In the midst of what is now a nine-game losing streak and a lost season, let’s tally up the things the Toronto Raptors have managed to do right.
They have their excuses in order. Everything from ‘I miss home’ (though I doubt a single Raptor in history has ever thought of Canada as ‘home’) to ‘the pandemic ate my rhythm’. Have you heard the one about the refs? Because they love that one.
Their surrender has been unconditional. None of this don’t-take-me-out-coach, I-can-do-it stuff from these guys. Everyone on this team is working for the weekend. That gives team president Masai Ujiri a free swinging hand once it comes to the axe.
Most important, they got the nose of the plane pointed vertical while there were still parachutes on board. If you’re the Raptors management, there is still a way to turn this dog of a season into a mitigated success by Thursday’s trade deadline.
It’s headed that way in a hurry, as the team begins throwing off the he-said, he-said stories that typify truly dysfunctional franchises. On Tuesday, it was a report – denied by the team – that star Pascal Siakam was fined US$50,000 for screaming at head coach Nick Nurse.
A rock solid rule of the NBA rumour mill – where there is smoke, there will be more smoke, and then more smoke, until someone gets frustrated enough to light an actual fire.
These would seem propitious circumstances for that old favourite of the flailing organization – dynamite the support columns and spend the summer sifting through the wreckage.
But first the Raptors must ask themselves – are we tanking for a bit or are we starting from scratch? Because one choice may lead unavoidably into the other.
Another thing the Raptors have done well is be bad. When they are bad, they are ambitiously terrible. On Monday, they played the worst team in the NBA. Maybe the worst team in the known universe.
The Houston Rockets had lost 20 straight. They are so far underwater, they’d started growing gills.
The Raptors didn’t just lose to that sad sack Houston team. They were annihilated by them.
Granted, the bench is short and a few of the guys aren’t exactly shipshape, but there is pride to consider. Surely, Toronto could have showed up just this one night, and then gone back to sleep for a while. That might’ve given management a reason to keep the band together.
The Raptors either couldn’t do that, didn’t want to do that, or some combination of the two. They gave up. And like that press box legend, Maya Angelou, used to say – when a team shows you who they are, believe them.
The current Raptors are not as bad as they were on Monday, but they are nowhere close to good. They lack some fundamental quality that packages individual talent and transforms it into aggregate quality.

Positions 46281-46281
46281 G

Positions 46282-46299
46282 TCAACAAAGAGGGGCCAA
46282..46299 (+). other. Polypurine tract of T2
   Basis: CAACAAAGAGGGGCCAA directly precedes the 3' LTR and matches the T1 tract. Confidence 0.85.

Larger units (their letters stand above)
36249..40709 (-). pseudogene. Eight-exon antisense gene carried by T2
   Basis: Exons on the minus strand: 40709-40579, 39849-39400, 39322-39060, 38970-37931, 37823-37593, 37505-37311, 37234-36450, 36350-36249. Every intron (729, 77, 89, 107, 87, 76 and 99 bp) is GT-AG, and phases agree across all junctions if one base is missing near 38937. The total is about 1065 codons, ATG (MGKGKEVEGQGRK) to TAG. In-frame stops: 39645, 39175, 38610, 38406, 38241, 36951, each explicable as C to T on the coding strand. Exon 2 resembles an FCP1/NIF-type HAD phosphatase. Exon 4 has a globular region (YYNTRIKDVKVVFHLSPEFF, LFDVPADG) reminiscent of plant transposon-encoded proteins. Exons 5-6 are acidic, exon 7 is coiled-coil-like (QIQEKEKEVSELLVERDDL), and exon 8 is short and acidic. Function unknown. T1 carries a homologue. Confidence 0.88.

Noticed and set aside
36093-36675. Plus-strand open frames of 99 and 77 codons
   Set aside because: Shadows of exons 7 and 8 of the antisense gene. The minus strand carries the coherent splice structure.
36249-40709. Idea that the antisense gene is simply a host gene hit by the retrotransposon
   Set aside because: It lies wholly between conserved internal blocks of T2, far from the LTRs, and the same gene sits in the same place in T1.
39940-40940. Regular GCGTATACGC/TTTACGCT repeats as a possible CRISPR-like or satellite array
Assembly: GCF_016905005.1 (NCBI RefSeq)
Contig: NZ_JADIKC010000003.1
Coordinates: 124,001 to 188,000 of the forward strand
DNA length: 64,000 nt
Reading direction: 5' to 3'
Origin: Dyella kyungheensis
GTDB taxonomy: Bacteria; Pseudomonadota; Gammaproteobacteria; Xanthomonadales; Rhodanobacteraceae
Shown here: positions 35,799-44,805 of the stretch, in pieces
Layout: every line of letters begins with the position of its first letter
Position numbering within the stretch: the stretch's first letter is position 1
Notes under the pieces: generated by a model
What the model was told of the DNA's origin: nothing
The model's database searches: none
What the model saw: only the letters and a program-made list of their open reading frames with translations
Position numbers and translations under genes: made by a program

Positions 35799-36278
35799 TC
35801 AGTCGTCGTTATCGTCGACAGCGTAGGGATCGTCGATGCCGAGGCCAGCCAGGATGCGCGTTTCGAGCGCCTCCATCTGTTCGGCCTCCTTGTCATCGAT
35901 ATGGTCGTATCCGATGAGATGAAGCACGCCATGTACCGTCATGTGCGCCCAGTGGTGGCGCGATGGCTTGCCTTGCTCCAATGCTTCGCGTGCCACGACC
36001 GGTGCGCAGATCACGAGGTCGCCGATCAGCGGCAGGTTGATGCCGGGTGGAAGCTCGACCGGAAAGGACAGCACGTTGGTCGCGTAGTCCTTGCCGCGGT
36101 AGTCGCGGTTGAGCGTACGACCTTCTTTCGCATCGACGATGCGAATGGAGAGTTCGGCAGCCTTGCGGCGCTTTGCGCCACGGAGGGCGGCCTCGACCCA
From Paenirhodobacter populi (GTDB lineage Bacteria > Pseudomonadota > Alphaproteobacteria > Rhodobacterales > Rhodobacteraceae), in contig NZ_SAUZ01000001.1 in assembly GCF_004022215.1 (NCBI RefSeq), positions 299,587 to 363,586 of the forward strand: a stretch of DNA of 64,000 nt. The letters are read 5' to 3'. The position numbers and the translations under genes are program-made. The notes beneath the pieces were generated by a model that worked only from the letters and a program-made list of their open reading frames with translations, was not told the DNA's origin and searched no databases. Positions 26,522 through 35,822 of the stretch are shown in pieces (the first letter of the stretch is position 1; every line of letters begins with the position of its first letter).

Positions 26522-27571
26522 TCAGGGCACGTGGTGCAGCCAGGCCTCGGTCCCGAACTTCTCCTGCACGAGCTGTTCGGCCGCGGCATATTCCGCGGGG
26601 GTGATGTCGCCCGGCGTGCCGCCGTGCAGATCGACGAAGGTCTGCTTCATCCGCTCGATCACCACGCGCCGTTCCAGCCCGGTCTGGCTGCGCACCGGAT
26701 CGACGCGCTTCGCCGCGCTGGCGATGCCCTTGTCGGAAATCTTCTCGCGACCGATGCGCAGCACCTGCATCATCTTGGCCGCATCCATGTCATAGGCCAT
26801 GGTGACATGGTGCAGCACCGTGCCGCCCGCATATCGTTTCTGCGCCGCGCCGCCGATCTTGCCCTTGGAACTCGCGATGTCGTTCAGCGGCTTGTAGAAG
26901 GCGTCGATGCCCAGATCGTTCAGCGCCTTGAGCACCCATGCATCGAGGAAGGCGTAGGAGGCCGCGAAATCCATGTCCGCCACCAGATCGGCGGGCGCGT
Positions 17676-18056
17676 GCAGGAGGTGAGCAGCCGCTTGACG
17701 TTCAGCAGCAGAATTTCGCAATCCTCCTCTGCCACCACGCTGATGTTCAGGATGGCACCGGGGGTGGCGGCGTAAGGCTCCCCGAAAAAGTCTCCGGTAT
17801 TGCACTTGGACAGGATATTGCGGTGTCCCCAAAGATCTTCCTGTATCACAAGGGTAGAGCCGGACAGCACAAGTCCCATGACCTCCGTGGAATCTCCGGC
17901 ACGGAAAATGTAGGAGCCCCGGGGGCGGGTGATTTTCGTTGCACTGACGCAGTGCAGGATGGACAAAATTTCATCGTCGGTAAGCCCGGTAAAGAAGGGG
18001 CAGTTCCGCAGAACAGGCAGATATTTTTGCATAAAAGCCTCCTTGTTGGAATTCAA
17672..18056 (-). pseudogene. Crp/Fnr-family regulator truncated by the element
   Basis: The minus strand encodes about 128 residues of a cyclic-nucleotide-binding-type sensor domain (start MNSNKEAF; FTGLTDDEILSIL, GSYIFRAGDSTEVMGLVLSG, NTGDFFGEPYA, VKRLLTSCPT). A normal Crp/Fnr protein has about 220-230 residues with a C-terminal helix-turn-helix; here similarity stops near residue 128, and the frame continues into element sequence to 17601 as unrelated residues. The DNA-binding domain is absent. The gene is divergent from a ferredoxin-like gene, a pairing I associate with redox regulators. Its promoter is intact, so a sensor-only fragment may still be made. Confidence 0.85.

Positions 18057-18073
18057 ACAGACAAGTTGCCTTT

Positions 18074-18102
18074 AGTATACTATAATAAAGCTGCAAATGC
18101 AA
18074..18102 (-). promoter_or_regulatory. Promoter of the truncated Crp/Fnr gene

For a lot of observers, that’s a new phenomenon.
If it seems like a long time since the Raptors won their championship, it’s been an age since they were bad. In the interim, fair-weather fans became zealots and non-fans became more-than-casual observers. The dark age that was this team pre-2013 has been largely forgotten. When you think of what defines this team now, you think of Kyle Lowry and Ujiri, sure. But mostly what you think of is competence.
The Raptors had become one of those teams that never slips below a better-than-adequate performance level. Good enough for a couple of playoff rounds and at least the hope of more year after year.
If Ujiri has made a mistake since arriving in Toronto in 2013, it’s this – he made running an NBA team look easy.
Like, how hard has it been for him, really? You just sign a few guys everyone else has given up on and they are, like, amazing. Then you draft players no one else wants and they are amazing, too. Then you convince one of the most talented and mercurial pros in all of sport to take a flyer on your competent little club. And then you win a title no one gave you a chance in hell of winning.
Now you go back and repeat the formula. Let the old guys hitch their own ride to the glue factory, and give the young guys all the money you used to pay the old guys. Easy peasy, lemon squeezy.
Except the young guys aren’t as good as the old guys. At least, not yet. And you know that new batch of players you got that no one else wanted? Yeah, bad news. There was a reason no one wanted them.
And now you can’t afford all your new guys, or the one remaining old guy, and why would you want to because they are playing like they just met each other on the bus ride over to the arena?
That leaves the Raptors with 72 hours or so to decide which team they are – the old, competent one or a new, incompetent version. This season’s results would strongly point to the latter.
If that’s the case, there is only one good choice – you start over. You trade Norman Powell and Kyle Lowry for whatever you can get. You dive as deep as you can get in the final 30 games and hope for some draft lottery magic. You accept that it’s going to take a season or four before you have returned to your former level of competence.
But however sensible it may sound, that way lies dissolution. Ujiri’s contract is up July 1st. Does he strike as you sort of guy who wants to start from scratch with a team he’s already resurrected from the dead once? Even Lazarus didn’t get a do-over.
If Ujiri goes, this golden era of Raptors basketball goes with him. It may have gone already.
Either way – trade everyone or stand fast – the Raptors are no longer one of the NBA’s haves. They are a scrabbling have-not.
They aren’t even comers. They’re too well-known and well-paid for that. They are the team that seemed to have it together, but didn’t. They are stuck somewhere between pretty good and really bad.
In the NBA, that may be the most dangerous position for any franchise to find itself in.